‘Bright’: Weak Social Commentary With an Even Weaker Plot. Spoiler-Free Review
Netflix’s latest released film Bright was supposed to be their first blockbuster, but instead, we get a dull story with a weak social commentary. Even with an interesting premise, the film never fully capitalizes on its potential and we’re left with nothing but a boring film.
The film is set in modern times LA, but with a fantastical spin to it. Elves, Orcs, Fairies, and Humans have coexisted for over 2000 years. There are prophecies, and there are rare beings known as “Bright’s” who can wield magic; most of which are Elvish but humans can be one as well. The film does a good job on setting up the world; we learn early on that Elves are the elite one percent while Orcs are systematically oppressed, but instead of exploring that within the plot, it’s more glanced over and has a few mentions here and there.
The basic premise is this: a veteran cop Daryl Ward (Will Smith) is partnered up with the “diversity hire” Nick Jakoby (Joel Edgerton), the first Orc in the LAPD. While out on a patrol run, they find a strange Elf, Tikka (Lucy Fry), who has a magic wand that can give the user anything it wants, but only a ‘Bright’ can wield it. What ensues is a chase by several groups of people after the wand. There’s this deadly cult going after the wand to bring back the Dark Lord. Who is the Dark Lord? What happened with the Dark Lord? Why are they bringing the Dark Lord back? We don’t know and it’s a horrible cliche that leads to one of the most anticlimactic fights of this year.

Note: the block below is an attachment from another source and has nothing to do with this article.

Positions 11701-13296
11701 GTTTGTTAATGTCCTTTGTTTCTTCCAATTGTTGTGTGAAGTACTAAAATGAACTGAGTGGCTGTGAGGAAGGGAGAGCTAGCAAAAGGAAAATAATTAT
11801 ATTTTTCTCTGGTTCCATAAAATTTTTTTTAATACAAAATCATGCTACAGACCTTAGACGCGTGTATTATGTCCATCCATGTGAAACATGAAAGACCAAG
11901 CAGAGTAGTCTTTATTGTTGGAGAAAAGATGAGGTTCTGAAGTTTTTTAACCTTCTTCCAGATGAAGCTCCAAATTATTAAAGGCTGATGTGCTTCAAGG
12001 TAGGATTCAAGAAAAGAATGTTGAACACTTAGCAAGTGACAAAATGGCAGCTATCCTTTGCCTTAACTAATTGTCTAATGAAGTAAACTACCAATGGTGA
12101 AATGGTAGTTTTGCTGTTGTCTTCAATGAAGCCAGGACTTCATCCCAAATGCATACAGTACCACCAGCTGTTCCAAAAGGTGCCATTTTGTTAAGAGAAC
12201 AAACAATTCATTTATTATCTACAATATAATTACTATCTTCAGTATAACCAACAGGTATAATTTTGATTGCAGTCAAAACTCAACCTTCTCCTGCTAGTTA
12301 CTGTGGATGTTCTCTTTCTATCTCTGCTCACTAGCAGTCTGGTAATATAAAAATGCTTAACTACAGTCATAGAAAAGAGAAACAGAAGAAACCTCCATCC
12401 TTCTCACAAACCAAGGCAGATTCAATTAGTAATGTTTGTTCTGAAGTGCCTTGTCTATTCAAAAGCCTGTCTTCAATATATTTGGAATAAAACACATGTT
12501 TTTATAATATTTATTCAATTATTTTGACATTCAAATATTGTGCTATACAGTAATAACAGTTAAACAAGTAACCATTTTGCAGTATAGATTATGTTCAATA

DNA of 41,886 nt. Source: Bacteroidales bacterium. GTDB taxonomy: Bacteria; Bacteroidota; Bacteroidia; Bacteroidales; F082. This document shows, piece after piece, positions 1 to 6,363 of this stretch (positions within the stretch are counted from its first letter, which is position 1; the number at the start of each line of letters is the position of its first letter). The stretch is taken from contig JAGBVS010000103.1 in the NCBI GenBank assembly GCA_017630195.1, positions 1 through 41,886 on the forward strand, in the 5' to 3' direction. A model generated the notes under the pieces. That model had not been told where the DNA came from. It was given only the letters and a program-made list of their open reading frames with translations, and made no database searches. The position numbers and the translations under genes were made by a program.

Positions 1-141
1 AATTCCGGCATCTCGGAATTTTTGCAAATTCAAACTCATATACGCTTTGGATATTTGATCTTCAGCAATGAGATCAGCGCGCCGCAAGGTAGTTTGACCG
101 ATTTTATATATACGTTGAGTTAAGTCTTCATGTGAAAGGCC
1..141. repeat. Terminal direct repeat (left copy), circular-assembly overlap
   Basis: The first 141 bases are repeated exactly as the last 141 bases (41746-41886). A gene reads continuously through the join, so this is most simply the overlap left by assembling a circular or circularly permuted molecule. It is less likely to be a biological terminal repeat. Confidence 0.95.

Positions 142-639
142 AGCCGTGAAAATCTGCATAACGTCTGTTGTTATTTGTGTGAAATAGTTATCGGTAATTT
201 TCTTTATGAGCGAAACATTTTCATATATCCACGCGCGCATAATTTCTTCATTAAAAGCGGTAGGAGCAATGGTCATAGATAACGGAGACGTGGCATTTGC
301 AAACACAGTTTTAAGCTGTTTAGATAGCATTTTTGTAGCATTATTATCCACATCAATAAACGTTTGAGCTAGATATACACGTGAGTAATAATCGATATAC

Also going after the wand is the FBI’s Magic Division led by Kandomere (Edgar Ramirez) who looks ridiculous even for the standard of the film. Every so often we pop in on them as they seem to always be one step behind. We also have a Chicano gang as well as an Orc gang that are used to fill in these subplots that are supposed to further the character development that actually has nothing to do with the main story.
The best part of the film is the chemistry between Will Smith and Joel Edgerton. With Will Smith, you have an idea of what you’re gonna get with him and we got some Bad Boys vibe, which isn’t necessarily bad, but nothing we haven’t seen before. Joel Edgerton plays a more gentle giant type character who fits in nowhere. He deals with constant harassment on the force and Orcs don’t like him because he’s a cop and he isn’t ‘blooded’. To be honest, I still don’t understand what it means to be ‘blooded’ and I’m sure I’m not the only one cause there’s a constant mention of it, but little to no explanation. Now admittedly, the banter between the two characters is enjoyable for the most part, but everything else feels so off.
The films pacing feels weird and if you really look at it, it’s a story we’ve seen before, with a cliche ending and antagonists that have no explanation for their goals. It also tries to be a social commentary on race tension and police brutality, but it just glosses over it to get to the main plot which isn’t interesting.
Bright was released on Netflix December 22, 2017.